Originally posted on July 22, 2020
A story came out in the New York Times and The Week about Trump asking his ambassador to Britain, Robert Wood Johnson IV, to see if he could get the British government to help get the British Open golf tournament moved to a golf course Trump owned, Turnberry. It never came to fruition but in addition to showing Trump’s utter contempt for ethics rules it did leave some wreckage.
Johnson is, like a lot of ambassadors, a political appointee. He is a businessman and a major donor to republican circles. His deputy, Lewis Lukens, a career diplomat, aware of the ethical problems, urged him not to do it. Apparently Johnson did make some overtures to David Mundell, who was the Secretary of State for Scotland, but it never got very far.
At the time Lukens reported the problem up the State Department chain, but apparently those reports were never acted upon. Lukens himself was dismissed from his position several months later after having the temerity to praise Obama in a speech he gave.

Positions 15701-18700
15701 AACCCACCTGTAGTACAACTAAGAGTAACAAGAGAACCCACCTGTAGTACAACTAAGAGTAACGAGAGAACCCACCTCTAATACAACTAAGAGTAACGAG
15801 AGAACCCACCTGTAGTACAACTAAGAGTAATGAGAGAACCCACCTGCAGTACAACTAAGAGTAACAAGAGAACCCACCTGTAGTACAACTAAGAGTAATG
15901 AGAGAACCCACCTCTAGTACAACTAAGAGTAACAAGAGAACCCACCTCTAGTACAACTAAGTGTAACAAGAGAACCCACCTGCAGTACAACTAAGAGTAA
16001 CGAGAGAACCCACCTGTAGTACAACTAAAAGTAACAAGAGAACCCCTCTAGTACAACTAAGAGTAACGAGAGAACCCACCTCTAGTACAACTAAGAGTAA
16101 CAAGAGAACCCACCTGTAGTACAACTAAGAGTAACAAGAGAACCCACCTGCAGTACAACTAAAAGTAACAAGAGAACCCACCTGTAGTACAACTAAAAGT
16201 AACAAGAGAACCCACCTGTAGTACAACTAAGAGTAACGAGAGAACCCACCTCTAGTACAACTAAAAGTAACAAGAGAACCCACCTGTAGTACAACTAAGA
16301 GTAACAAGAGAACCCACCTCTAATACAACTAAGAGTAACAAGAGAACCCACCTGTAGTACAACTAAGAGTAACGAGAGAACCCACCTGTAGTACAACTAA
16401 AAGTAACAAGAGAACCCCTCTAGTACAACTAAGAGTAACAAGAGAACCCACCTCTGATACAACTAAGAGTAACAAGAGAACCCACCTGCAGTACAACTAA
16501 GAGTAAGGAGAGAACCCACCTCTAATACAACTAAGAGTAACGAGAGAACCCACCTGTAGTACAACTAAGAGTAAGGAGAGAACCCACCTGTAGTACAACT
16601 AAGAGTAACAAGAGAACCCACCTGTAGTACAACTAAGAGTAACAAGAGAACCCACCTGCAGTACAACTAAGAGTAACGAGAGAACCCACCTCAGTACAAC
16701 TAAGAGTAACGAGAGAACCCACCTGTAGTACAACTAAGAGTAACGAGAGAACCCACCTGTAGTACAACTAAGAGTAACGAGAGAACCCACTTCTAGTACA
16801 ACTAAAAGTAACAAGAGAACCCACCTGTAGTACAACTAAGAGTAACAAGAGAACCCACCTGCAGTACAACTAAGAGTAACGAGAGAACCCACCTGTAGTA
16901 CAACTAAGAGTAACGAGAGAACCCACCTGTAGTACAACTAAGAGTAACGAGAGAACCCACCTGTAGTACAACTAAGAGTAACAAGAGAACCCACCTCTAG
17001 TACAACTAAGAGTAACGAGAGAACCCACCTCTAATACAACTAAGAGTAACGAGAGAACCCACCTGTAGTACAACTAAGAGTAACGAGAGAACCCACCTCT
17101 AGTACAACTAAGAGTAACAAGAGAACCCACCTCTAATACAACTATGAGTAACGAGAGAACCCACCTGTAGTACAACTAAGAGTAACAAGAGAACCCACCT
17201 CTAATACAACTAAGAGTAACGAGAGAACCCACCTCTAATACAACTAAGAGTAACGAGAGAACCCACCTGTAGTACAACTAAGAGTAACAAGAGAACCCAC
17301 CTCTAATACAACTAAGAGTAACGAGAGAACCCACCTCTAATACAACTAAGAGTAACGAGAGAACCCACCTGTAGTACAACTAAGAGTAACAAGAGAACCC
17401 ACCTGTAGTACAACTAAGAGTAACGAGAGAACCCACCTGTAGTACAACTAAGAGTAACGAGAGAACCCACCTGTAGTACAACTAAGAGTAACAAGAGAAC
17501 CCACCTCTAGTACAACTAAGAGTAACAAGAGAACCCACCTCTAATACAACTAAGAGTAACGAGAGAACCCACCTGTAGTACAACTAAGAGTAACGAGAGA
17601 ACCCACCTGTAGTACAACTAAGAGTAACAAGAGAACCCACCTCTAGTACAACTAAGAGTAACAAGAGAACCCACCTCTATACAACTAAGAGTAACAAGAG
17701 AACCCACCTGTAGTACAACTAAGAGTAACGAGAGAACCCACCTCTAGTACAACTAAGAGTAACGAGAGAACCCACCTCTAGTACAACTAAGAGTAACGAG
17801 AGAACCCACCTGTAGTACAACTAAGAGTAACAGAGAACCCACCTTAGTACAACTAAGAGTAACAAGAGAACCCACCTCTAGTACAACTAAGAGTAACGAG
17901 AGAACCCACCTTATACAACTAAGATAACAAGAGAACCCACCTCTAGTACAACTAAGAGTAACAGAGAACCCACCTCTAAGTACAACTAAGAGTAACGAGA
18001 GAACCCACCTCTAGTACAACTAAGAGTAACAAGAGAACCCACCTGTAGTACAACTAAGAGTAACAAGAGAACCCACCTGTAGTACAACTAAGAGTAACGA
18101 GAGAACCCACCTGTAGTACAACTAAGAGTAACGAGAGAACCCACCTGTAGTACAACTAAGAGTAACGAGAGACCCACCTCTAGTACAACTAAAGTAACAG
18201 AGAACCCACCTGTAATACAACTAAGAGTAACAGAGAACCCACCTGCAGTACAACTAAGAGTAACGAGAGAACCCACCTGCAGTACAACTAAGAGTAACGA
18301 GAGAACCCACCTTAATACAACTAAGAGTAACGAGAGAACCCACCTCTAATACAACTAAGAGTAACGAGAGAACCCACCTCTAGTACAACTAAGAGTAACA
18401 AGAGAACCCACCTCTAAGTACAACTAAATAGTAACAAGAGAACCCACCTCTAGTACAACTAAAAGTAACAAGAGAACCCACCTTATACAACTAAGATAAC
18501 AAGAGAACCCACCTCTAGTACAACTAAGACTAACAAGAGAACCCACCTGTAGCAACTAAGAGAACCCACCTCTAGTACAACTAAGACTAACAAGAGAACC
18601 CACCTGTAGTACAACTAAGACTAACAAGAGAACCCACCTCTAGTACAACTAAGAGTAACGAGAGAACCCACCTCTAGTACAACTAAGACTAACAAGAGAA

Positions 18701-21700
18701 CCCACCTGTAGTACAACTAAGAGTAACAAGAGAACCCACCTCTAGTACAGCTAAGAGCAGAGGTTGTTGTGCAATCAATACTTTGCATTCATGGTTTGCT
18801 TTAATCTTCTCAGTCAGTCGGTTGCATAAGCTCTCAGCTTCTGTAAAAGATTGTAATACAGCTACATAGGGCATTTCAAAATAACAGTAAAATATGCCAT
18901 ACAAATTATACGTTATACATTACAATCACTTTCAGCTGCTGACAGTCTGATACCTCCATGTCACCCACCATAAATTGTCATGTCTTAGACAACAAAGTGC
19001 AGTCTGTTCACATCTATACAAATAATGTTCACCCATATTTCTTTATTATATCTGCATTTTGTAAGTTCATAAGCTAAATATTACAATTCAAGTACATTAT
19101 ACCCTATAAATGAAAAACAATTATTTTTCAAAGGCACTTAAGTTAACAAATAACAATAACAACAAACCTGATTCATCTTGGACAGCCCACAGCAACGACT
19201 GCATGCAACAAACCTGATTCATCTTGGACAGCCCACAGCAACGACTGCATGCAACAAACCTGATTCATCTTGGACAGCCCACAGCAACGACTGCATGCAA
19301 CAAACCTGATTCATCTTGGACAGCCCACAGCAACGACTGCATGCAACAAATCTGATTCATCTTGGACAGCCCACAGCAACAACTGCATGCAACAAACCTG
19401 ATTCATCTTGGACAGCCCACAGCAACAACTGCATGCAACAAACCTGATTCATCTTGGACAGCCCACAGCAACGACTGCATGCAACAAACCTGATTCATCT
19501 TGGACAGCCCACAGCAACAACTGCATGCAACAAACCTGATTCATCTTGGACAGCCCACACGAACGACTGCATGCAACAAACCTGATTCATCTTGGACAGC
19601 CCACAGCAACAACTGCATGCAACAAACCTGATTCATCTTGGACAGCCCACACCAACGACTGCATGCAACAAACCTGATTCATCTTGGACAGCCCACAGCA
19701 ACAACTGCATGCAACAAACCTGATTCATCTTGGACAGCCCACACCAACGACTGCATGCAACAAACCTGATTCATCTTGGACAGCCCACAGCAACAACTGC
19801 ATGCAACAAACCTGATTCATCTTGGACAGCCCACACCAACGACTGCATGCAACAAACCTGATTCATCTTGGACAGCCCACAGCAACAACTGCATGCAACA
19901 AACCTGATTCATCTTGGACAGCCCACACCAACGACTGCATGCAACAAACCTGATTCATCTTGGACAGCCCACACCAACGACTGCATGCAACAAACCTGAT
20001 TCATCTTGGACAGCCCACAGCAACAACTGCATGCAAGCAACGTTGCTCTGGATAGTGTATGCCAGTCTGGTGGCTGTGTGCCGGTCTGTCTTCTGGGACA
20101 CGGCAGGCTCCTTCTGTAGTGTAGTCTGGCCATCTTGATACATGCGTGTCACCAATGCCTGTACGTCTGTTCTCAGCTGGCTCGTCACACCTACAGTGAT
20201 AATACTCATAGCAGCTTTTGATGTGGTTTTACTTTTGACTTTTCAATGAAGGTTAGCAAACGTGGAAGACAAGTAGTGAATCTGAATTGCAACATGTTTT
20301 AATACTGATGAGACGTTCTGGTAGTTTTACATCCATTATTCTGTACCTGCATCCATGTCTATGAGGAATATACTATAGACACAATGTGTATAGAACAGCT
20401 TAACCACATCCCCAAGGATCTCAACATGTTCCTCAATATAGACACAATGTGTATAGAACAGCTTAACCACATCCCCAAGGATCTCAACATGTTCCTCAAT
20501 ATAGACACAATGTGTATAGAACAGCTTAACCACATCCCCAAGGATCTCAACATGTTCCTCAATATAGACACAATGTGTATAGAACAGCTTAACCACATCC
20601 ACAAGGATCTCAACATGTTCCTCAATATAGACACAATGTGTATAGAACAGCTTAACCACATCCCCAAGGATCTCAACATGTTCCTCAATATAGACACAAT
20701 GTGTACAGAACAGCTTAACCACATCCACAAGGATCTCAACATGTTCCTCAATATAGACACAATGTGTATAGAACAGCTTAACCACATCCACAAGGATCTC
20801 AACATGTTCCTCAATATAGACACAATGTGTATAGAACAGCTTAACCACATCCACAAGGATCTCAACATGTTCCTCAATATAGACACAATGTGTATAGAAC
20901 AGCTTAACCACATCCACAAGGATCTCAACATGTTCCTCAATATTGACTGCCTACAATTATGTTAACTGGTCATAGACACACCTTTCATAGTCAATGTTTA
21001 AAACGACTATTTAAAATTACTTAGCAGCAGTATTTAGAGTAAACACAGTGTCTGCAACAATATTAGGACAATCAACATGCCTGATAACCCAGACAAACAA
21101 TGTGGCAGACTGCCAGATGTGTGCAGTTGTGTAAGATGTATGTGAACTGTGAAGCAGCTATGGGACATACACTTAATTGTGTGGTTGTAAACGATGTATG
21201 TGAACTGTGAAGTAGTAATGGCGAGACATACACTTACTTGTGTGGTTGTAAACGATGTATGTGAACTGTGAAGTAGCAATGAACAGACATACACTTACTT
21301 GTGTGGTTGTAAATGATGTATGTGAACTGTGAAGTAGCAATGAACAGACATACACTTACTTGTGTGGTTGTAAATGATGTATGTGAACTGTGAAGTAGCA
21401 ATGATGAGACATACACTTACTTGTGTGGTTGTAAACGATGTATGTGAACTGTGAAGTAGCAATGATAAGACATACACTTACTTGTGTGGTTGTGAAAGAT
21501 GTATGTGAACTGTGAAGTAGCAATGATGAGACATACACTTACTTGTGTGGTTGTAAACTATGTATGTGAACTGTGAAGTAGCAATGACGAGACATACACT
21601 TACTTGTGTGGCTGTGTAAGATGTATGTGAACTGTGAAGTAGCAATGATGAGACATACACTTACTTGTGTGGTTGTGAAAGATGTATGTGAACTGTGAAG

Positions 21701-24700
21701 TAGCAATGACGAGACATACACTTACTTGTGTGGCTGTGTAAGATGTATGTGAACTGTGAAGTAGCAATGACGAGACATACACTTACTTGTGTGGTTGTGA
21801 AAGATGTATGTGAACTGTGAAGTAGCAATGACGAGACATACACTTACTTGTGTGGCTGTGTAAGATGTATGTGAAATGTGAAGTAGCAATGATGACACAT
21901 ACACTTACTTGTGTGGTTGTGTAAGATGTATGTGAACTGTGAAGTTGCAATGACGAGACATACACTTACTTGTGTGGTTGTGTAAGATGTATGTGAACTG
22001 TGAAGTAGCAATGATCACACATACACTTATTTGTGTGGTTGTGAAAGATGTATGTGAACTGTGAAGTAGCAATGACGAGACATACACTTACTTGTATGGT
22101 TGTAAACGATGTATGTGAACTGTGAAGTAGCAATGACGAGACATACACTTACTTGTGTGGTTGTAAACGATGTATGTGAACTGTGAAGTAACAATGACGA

There are two patterns at work here, both of them are seriously damaging to the interests of the U.S. First is the obvious attempt at corruption. While moving the Open to a Trump-owned golf course may not be such an earth-shattering deal, that sort of corruption eats away at the sense of trust that is necessary for any democracy to function. Second is Trump’s efforts to hollow out the diplomatic corps and install his own sycophants. Here’s a more detailed account of Lukens dismissal along with a broader accounting of Trump’s actions.
Oh, and while we’re on golf, I came across a New York Times scoreboard of how many times Trump has visited one of his properties, no doubt incurring some taxpayer-supported expenses for security, lodging etc. As I recall, Trump criticized Obama for playing golf. This appears to be one more case of projection, as Trump has played golf far more often than Obama ever did, and has spent far more of our money doing so. And, unlike Obama, he personally profits from his golfing.